How To Steal The Space Shuttle: A Step-By-Step Guide
October 5, 2012 2:19 PM   Subscribe

How To Steal The Space Shuttle: A Step-By-Step Guide
posted by Egg Shen (33 comments total) 3 users marked this as a favorite

 
The fatal flaw? Once Switzerland purchases spare parts from US government contractors at retail, they will be bankrupted.
posted by zippy at 2:27 PM on October 5, 2012 [1 favorite]


I'd sneak it out of there in the lunchbox in my hand, one piece at a time.

I might end up with a space shuttle that's got five Rocketdyne F-1 motors and Little Joe solid rocket boosters, but I'll have the only one there is around.
posted by justsomebodythatyouusedtoknow at 2:37 PM on October 5, 2012 [8 favorites]


Plus, the Swiss have a national airline, which we'll need, and the resources to buy the 20 heavy-lift helicopters (each can lift over 30,000 lbs, so ten could lift the shuttle orbiter) and a surplus, abandoned Soviet Buran Shuttle.

Buran looks different from the Shuttle. Plus it was destroyed back in 2002, when the hangar it was sitting in collapsed.

And do you really want to deal with the ice striking the Shuttle problem? Never mind the fact that Switzerland is far from the equator which means the ship will require more fuel and thrust to launch the same weight.

Finally, James Bond villains are fictional, duh.
posted by Brandon Blatcher at 2:38 PM on October 5, 2012 [1 favorite]


Maybe I'm just feeling uncharitable today, but as an attempt at humor this falls flat.

More seriously, the Smithsonian was taken aback by the degree to which NASA stripped the shit out of Discovery, the shuttle they took delivery of a few months back. They went out of their way to remove components with even the slimmest possibility of reuse, leaving the shuttles nonfunctioning shells. Archivally speaking, NASA's behavior feels a little short-sighted to me.
posted by killdevil at 2:39 PM on October 5, 2012 [4 favorites]


Sounds like it would be cheaper and easier to build your own space shuttle. The US Shuttle isn't made of Unobtanium, is it? You could save a lot of weight in improved computer systems alone.
posted by zompus at 2:55 PM on October 5, 2012 [1 favorite]


The fatal flaw in this plan is that they took all the guts out of the space shuttle prior to shipping it to LA. I think Dr. Maybe needs to spend more time scooping his Persian cat's litter box.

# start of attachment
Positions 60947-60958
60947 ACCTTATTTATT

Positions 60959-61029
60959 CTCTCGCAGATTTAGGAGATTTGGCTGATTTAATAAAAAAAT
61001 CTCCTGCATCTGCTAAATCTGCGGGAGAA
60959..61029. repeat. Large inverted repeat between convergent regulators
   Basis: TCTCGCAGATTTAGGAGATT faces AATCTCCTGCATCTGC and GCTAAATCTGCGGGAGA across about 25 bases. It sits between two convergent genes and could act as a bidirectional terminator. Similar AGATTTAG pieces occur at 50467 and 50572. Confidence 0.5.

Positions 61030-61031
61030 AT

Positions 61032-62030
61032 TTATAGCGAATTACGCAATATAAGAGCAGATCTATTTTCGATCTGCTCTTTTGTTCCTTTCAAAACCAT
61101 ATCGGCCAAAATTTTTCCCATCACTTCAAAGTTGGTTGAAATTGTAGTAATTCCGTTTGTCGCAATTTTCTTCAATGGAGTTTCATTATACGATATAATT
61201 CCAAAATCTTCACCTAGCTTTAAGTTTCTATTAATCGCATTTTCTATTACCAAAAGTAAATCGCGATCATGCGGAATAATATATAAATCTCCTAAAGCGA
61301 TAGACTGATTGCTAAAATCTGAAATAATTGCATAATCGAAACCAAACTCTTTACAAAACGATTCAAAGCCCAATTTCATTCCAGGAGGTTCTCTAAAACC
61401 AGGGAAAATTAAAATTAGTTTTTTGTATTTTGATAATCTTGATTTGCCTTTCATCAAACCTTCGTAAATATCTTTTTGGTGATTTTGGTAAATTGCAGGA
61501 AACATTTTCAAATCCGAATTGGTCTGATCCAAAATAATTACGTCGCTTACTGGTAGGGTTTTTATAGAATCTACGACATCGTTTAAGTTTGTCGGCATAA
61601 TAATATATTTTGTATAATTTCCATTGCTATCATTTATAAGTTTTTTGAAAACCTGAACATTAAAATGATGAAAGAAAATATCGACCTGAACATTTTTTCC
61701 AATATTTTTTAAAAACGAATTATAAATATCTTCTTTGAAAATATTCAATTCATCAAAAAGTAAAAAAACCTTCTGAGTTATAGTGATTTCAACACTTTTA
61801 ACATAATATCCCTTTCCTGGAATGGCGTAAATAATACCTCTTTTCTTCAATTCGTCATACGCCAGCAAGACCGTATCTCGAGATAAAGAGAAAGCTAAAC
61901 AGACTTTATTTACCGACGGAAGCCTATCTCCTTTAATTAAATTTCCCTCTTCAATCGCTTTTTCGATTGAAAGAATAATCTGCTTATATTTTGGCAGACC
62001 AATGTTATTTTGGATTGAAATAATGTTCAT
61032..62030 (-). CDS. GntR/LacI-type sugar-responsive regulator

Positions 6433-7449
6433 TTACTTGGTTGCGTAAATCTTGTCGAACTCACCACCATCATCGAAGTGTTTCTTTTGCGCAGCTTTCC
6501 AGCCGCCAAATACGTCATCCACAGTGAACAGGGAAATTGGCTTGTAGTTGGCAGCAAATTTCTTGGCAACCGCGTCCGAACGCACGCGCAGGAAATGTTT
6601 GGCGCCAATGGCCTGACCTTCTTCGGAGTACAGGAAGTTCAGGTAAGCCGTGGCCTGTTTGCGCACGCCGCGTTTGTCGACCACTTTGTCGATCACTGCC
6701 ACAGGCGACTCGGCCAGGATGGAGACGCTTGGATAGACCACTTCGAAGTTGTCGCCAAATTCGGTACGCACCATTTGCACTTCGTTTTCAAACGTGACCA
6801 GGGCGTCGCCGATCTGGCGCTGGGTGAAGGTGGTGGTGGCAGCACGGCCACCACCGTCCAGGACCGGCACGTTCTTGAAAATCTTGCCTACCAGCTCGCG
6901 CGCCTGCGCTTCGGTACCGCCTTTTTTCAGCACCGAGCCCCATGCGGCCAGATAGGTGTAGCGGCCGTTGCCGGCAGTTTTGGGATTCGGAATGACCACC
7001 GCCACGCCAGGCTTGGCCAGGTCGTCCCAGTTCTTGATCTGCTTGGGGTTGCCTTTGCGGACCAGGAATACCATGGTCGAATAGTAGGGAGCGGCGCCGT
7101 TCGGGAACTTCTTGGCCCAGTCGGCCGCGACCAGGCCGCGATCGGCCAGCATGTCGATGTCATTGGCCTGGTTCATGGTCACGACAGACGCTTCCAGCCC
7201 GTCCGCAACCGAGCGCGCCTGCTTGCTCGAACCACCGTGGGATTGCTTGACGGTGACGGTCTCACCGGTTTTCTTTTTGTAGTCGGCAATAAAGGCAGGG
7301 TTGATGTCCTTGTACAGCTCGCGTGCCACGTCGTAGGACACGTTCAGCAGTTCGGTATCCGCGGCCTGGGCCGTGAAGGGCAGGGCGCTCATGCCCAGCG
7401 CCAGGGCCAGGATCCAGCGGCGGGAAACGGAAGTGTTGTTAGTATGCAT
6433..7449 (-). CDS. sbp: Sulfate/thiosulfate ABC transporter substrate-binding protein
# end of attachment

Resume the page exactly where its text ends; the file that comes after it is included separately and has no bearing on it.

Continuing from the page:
posted by Kid Charlemagne at 3:05 PM on October 5, 2012 [1 favorite]


In my day, we dreamed about how to Hijack the Starship ("Ought to be ready about 1990").
posted by beagle at 3:07 PM on October 5, 2012 [1 favorite]


If I were a resident of South LA, I would feel a bit peeved that this venture is resulting in dozens and dozens of large street trees removed, but "significantly reduced public access to the shuttle route. The Los Angeles Police Department announced this week it would close off most sidewalks along the way, making it difficult, if not impossible, for the public to see the shuttle go by.”

So you are dragging this thing through our neighborhood and preventing me from watching it go by? Serve you right if it IS stolen.
posted by Danf at 3:14 PM on October 5, 2012 [7 favorites]


I'm pretty sure Lupin did this at least three times.
posted by Holy Zarquon's Singing Fish at 3:24 PM on October 5, 2012 [3 favorites]


There's one teeny tiny flaw in this: of all space hardware available in the world, why the hell would you want a Space Shuttle? Unless you've financially and morally over-invested in it (hi NASA!), I don't think you would look at it twice.
posted by Jehan at 3:36 PM on October 5, 2012 [4 favorites]


Brandon, you're right that "Switzerland is far from the equator [45 N] which means the ship will require more fuel and thrust to launch the same weight", although the Shuttle was designed for operation from Vandenberg AFB Space Launch Complex 6 at 35 N and has sufficient delta-V for the operation.

For certain orbits, such as the polar orbit of the planned (but not flown) STS-62A, the higher latitude is not an issue since the launch direction is due south rather than east using the rotation of the earth as a boost. In that case the higher elevation of Geneva might be beneficial since there is less sea-level dense atmosphere to climb through.
posted by autopilot at 3:57 PM on October 5, 2012 [1 favorite]


Seems like a lot of effort when you can get to the moon with a well stocked junkyard and rented computer time
posted by ckape at 3:57 PM on October 5, 2012 [3 favorites]


"The answer is no. I am therefore going anyway. One quarter impulse power."

(nothing happens)

"Shit, where do we get liquid hydrogen?"
posted by RobotVoodooPower at 4:05 PM on October 5, 2012 [2 favorites]


I'm almost certain you could just take steal shuttle with a handful of fake badges, a truck, and some dudes in hardhats. Just look like you know what you're doing, nobody is going to call in someone stealing a shuttle.
posted by hellojed at 4:33 PM on October 5, 2012 [2 favorites]


People get paid to write this stuff?
posted by entropicamericana at 4:47 PM on October 5, 2012